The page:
A fundamental example is the active engagement with the written word encouraged by the devotional and liturgical manuscripts of the later-medieval period. The written word was revered by laity and monastics alike due to its alignment with Christ Himself as the Word Incarnate. Not only was the writing of religious literature perceived as praying with your hands, having a transformative effect on the scribe’s soul, but the reading of this written word had a similar spiritual consequence. Red ink – rubrication – was frequently used to evoke the blood of Christ, and intricate historiated initials – letters decorated with narrative images – blurred the text-image boundary and rendered reading a more holistic sensual, spiritual and human experience.
Our modern tendency to categorise limits our ability to appreciate the sociological complexity by which the medieval manuscript was produced.
This was not a linear chain of events but was more of a ‘rhizomorphic’ process: textual transmission operated in a network pattern similar to that of a mushroom’s inner structure, with many cords sprouting from a single stalk.
That is to say, one text would be written as the original exemplar, and then this would be borrowed by various monasteries or professional scriveners who would subsequently make a copy of that exemplar before returning it. A copy might then be made from their copy, and so the process continued. It is therefore a sweeping generalisation to describe the medieval period as boring, static, or undeveloped: it was actually characterised by an exhilarating textual movement responsible for upholding social infrastructure and stimulating trade. The production of even a single manuscript was a ‘kaleidoscopic coalition’ in that a variety of people contributed to its creation and compilation – the scribe, the limner, the bookbinder to name just a few. While today we are fixated on identifying the sole authority responsible for any product, the medieval period saw a ‘dispersal of authorial impetus’ as there was greater fluidity in cultural output rather than its being tethered to one definitive point and person.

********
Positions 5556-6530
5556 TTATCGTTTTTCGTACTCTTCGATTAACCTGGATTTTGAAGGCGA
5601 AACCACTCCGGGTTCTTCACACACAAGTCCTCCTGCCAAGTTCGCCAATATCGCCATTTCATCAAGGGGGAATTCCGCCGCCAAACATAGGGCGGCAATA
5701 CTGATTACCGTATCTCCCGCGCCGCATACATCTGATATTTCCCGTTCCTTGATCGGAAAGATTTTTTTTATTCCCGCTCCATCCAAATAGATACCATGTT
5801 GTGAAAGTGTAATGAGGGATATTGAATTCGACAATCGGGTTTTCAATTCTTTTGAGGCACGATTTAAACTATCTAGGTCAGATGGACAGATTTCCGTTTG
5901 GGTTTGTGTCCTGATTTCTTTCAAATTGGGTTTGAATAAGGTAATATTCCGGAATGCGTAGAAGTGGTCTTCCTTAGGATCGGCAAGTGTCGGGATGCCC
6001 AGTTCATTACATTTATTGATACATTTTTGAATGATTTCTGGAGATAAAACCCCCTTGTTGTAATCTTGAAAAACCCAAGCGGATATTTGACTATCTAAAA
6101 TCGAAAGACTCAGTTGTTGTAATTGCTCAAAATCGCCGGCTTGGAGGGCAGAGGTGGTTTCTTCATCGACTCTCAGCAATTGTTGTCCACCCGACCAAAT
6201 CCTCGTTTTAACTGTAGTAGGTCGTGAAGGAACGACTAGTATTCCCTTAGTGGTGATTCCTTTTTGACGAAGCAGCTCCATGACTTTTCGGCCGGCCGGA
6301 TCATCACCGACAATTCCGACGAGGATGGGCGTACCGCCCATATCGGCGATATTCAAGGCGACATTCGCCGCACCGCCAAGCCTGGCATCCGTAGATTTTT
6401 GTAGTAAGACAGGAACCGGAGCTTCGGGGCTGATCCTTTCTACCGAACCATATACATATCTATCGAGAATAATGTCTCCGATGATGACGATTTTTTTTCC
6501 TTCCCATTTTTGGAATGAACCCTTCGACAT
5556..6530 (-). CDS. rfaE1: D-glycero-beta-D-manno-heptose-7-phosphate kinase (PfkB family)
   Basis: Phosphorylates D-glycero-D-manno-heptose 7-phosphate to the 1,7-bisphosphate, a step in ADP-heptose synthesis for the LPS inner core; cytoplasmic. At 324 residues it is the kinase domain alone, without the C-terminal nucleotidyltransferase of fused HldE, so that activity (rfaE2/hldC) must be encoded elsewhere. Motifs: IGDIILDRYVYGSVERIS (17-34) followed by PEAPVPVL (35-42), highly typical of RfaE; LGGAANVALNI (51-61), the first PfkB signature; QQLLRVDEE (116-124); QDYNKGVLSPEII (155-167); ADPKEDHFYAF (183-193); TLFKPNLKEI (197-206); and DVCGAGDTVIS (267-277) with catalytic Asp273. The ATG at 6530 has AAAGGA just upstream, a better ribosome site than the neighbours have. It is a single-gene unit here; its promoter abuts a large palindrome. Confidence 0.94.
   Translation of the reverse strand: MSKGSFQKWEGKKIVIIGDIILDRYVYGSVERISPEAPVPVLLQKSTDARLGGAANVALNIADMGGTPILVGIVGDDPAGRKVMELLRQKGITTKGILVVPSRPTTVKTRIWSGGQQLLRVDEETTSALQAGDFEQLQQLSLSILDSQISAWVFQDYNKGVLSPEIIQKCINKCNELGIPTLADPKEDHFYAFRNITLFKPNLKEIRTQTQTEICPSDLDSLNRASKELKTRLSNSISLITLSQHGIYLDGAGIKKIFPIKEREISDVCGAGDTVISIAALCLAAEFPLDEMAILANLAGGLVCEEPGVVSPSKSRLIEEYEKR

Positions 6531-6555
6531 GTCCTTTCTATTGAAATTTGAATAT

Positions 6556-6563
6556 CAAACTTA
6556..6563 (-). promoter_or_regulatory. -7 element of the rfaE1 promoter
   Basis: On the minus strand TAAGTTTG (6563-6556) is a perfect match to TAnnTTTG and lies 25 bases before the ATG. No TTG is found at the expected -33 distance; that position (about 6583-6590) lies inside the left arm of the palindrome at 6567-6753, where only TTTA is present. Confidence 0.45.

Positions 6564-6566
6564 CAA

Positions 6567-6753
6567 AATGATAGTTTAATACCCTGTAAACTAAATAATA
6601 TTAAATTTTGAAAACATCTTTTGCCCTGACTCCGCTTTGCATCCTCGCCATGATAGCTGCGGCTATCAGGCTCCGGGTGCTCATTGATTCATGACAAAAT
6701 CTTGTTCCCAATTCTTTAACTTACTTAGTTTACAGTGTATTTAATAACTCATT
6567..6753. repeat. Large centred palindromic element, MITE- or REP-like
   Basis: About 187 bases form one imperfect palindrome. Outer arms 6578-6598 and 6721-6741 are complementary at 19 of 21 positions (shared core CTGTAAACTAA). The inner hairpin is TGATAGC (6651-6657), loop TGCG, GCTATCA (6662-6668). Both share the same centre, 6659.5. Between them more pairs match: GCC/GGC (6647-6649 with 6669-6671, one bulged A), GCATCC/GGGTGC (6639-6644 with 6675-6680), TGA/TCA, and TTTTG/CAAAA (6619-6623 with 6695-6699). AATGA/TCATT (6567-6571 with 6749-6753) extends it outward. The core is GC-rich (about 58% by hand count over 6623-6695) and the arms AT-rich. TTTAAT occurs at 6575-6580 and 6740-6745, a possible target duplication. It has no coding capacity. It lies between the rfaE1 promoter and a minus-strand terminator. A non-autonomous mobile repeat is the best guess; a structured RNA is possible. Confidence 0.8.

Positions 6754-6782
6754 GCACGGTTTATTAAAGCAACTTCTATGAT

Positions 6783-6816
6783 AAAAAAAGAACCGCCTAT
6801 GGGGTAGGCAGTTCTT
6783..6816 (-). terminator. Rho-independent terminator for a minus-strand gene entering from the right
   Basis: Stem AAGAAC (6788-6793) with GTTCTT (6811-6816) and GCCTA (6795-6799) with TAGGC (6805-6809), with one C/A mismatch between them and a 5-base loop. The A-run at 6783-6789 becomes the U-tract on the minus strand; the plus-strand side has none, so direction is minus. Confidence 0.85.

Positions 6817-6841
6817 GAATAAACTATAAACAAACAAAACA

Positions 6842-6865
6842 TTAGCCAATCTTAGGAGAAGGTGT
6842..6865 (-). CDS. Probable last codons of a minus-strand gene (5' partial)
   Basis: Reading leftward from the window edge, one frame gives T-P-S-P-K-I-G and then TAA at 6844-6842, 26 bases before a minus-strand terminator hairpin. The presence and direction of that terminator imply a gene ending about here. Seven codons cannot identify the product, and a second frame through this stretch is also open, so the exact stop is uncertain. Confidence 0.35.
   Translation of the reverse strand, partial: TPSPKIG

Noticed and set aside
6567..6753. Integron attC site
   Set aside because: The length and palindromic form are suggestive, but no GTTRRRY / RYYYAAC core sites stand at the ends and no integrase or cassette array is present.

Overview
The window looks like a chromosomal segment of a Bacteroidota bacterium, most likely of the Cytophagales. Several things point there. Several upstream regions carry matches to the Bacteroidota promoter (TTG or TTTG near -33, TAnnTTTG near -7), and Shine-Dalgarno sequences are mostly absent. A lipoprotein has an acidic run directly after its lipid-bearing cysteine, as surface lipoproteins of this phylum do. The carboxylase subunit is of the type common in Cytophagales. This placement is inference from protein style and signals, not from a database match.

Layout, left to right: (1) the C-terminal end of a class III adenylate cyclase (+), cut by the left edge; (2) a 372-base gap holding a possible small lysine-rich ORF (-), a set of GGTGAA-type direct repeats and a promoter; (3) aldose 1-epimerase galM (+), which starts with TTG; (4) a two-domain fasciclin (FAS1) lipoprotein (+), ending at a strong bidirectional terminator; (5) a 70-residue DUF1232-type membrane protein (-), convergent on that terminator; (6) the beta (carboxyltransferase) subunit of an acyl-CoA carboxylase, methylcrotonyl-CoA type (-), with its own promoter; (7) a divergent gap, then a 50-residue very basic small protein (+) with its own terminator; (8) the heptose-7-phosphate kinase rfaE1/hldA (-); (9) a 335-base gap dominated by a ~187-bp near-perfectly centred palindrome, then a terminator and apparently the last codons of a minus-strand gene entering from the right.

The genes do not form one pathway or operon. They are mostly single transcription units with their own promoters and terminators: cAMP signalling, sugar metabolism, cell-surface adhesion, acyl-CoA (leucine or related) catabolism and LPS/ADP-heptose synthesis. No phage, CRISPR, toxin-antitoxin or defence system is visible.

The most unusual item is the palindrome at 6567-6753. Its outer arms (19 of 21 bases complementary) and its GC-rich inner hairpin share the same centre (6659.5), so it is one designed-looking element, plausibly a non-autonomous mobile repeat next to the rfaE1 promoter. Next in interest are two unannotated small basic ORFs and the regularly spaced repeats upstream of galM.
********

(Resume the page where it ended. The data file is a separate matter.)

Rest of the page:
Only two to five percent of medieval manuscripts survive, but those that do can teach us so much about our cultural history. This is crucial to understanding what it means to be human – something absolutely necessary at a time when modern society prefers to glamourise the efficiency of inanimate, computerised robotics. We can learn a lot from the medieval appreciation of the written word as an expression of the internal workings of the soul, through the physical motion of the body. Medieval monks would offer up their copying of exemplars as part of their opus dei, and this veneration of the written word of Scripture and Church tradition should be just as emphasised in the Christian faith today as it was then.
Even from a sociological perspective, our human nature is channelled organically through the written word, and it says as much about our experience of the outer public world as our inner private one. Following and continuing this textual tradition which has been ongoing for centuries helps us to appreciate who we are and where we’ve come. By appreciating its beauty as both writers and readers we thereby continue to preserve our own ‘trace of humanity’.